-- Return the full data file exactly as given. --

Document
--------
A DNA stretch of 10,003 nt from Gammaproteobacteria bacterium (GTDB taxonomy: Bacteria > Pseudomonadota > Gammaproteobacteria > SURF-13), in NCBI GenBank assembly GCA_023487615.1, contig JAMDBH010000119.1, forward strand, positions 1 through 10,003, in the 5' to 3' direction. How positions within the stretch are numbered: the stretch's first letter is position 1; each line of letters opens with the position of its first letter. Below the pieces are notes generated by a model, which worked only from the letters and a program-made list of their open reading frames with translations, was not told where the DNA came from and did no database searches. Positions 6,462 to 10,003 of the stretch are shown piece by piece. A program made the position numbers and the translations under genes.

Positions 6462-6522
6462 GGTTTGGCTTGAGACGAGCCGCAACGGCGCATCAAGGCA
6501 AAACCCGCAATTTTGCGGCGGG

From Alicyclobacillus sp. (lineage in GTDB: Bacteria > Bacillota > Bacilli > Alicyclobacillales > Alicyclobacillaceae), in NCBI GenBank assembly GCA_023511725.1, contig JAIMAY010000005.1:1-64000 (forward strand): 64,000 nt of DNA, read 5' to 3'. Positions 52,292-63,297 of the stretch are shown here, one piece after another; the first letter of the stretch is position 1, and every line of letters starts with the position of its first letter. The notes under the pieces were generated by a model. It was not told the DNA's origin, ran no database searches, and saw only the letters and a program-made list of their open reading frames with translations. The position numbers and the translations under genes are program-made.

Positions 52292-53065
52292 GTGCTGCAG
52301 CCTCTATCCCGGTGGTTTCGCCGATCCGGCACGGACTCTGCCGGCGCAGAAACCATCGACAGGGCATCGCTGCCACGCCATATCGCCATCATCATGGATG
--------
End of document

A DNA stretch of 10,003 nt from Gammaproteobacteria bacterium (GTDB taxonomy: Bacteria > Pseudomonadota > Gammaproteobacteria > SURF-13), in NCBI GenBank assembly GCA_023487615.1, contig JAMDBH010000119.1, forward strand, positions 1 through 10,003, in the 5' to 3' direction. How positions within the stretch are numbered: the stretch's first letter is position 1; each line of letters opens with the position of its first letter. Below the pieces are notes generated by a model, which worked only from the letters and a program-made list of their open reading frames with translations, was not told where the DNA came from and did no database searches. Positions 6,462 to 10,003 of the stretch are shown piece by piece. A program made the position numbers and the translations under genes.

Positions 6462-6522
6462 GGTTTGGCTTGAGACGAGCCGCAACGGCGCATCAAGGCA
6501 AAACCCGCAATTTTGCGGCGGG

From Alicyclobacillus sp. (lineage in GTDB: Bacteria > Bacillota > Bacilli > Alicyclobacillales > Alicyclobacillaceae), in NCBI GenBank assembly GCA_023511725.1, contig JAIMAY010000005.1:1-64000 (forward strand): 64,000 nt of DNA, read 5' to 3'. Positions 52,292-63,297 of the stretch are shown here, one piece after another; the first letter of the stretch is position 1, and every line of letters starts with the position of its first letter. The notes under the pieces were generated by a model. It was not told the DNA's origin, ran no database searches, and saw only the letters and a program-made list of their open reading frames with translations. The position numbers and the translations under genes are program-made.

Positions 52292-53065
52292 GTGCTGCAG
52301 CCTCTATCCCGGTGGTTTCGCCGATCCGGCACGGACTCTGCCGGCGCAGAAACCATCGACAGGGCATCGCTGCCACGCCATATCGCCATCATCATGGATG